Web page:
On Sunday, April 21, Ukraine has elected a new president with 72% of voters voting for Mr Volodymyr Zelensky, who has no prior political experience. Denys Kolesnyk has participated in “Le Carrefour de l’info” at French TV channel CNews to discuss such significant result and possible consequences for Ukraine’s future.
Denys highlighted a few factors that influenced the results of the presidential election, especially in terms of such high results that Mr Zelensky obtained. There is a high demand within the Ukrainian society for the renewal of the political system, and the absence of political record played in favour of Zelensky. His team developed and implemented a successful communication strategy, allowing Volodymyr Zelensky to accommodate every Ukrainian’s preferences, no matter the region, language or other particularities. However, different undoable promises will, eventually, create him some problems in the future.
Mr Kolesnyk also noted, that around 40% of votes received by Zelenskiy are the so-called “protest vote,” meaning that the majority of Ukrainians voted not in favour of Zelenskiy but against current president Petro Poroshenko.
It is surprising that such a significant difference in votes between candidate was recorded only once in 1991 when Leonid Kravchuk got around 61% while his opponent Vyacheslav Chornovil obtained only 23%.
Answering to a question regarding how a Jewish and Russian-speaking candidate could win in a country where are issues related to antisemitism and a refusal to the Russian language, Denys noted that the language issue is an artificial and externally imposed issue. There is less antisemitism in Ukraine compared to other European states, and Zelensky’s victory is a clear proof of it.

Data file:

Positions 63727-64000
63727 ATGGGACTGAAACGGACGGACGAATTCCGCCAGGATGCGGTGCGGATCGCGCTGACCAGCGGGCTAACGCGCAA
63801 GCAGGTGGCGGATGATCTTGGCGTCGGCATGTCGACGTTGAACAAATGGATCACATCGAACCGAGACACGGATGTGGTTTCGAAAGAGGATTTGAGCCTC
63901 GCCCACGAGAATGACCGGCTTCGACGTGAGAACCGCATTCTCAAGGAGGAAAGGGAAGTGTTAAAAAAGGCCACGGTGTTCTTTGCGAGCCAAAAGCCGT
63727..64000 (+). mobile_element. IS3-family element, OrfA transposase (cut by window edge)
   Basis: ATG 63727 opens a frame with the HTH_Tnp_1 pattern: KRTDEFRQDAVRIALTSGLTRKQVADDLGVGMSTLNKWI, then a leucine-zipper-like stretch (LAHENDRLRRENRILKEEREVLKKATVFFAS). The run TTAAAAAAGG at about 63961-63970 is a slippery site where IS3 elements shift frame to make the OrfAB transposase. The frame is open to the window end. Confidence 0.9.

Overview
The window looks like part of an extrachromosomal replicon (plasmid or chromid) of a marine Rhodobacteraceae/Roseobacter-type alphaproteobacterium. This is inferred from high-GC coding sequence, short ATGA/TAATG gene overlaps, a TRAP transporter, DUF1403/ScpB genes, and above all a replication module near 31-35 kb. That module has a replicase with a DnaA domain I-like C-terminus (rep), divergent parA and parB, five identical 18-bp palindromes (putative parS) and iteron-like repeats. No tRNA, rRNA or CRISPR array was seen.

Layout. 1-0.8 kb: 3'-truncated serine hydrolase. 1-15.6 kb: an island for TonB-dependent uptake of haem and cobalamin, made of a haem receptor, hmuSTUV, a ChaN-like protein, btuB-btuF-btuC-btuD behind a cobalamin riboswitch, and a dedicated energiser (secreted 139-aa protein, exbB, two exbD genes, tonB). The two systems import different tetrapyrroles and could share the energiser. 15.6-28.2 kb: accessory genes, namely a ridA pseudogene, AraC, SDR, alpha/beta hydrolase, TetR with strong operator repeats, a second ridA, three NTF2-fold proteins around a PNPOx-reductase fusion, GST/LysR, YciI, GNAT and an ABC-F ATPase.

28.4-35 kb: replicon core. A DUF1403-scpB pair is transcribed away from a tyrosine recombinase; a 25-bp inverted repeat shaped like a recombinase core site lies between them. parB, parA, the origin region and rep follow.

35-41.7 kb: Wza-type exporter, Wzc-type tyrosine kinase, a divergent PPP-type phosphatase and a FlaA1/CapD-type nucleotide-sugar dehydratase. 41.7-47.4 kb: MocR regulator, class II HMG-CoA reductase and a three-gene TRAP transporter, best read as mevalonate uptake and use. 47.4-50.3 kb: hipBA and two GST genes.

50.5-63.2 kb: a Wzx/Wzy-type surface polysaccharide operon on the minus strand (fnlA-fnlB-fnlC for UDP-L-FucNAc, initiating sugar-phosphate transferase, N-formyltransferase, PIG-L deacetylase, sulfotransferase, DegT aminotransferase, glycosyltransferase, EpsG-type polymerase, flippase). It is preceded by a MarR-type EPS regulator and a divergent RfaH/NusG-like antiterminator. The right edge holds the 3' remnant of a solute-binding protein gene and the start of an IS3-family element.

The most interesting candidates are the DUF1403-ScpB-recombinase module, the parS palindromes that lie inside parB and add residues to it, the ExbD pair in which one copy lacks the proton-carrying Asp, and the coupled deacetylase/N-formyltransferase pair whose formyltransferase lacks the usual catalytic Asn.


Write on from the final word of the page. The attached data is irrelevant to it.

Speaking of Russia’s preferences in Ukraine’s elections, it noticeable that for Kremlin, every candidate is as a better option than the current president. In particular, Moscow sees that there is no way to convince Mr Poroshenko to make concessions, which means a stalemate and no progress under the scenario favourable for Russia.
Mr Kolesnyk stressed that it is in Zelensky’s interests to have the legislative elections as soon as possible since he can capitalize on his support to obtain a majority in the parliament. But the scenario of early elections is highly unlikely. Since Ukraine is a semi-presidential republic, the president is quite limited in his powers. In addition to that, it will mean that until October 2019 there will be a “cohabitation,” in other words, the president will perform his duties without a majority in the parliament and will have to work with the current “inherited” government.
Denys Kolesnyk also noted that importance of the peaceful transfer of power, especially for a country that fights a defensive war and previously belonged to the Soviet Union. And as we know, free and fair elections with a peaceful transfer of power is not common in the former Soviet states.
You might be interested in: Russia-Ukraine Kerch strait tensions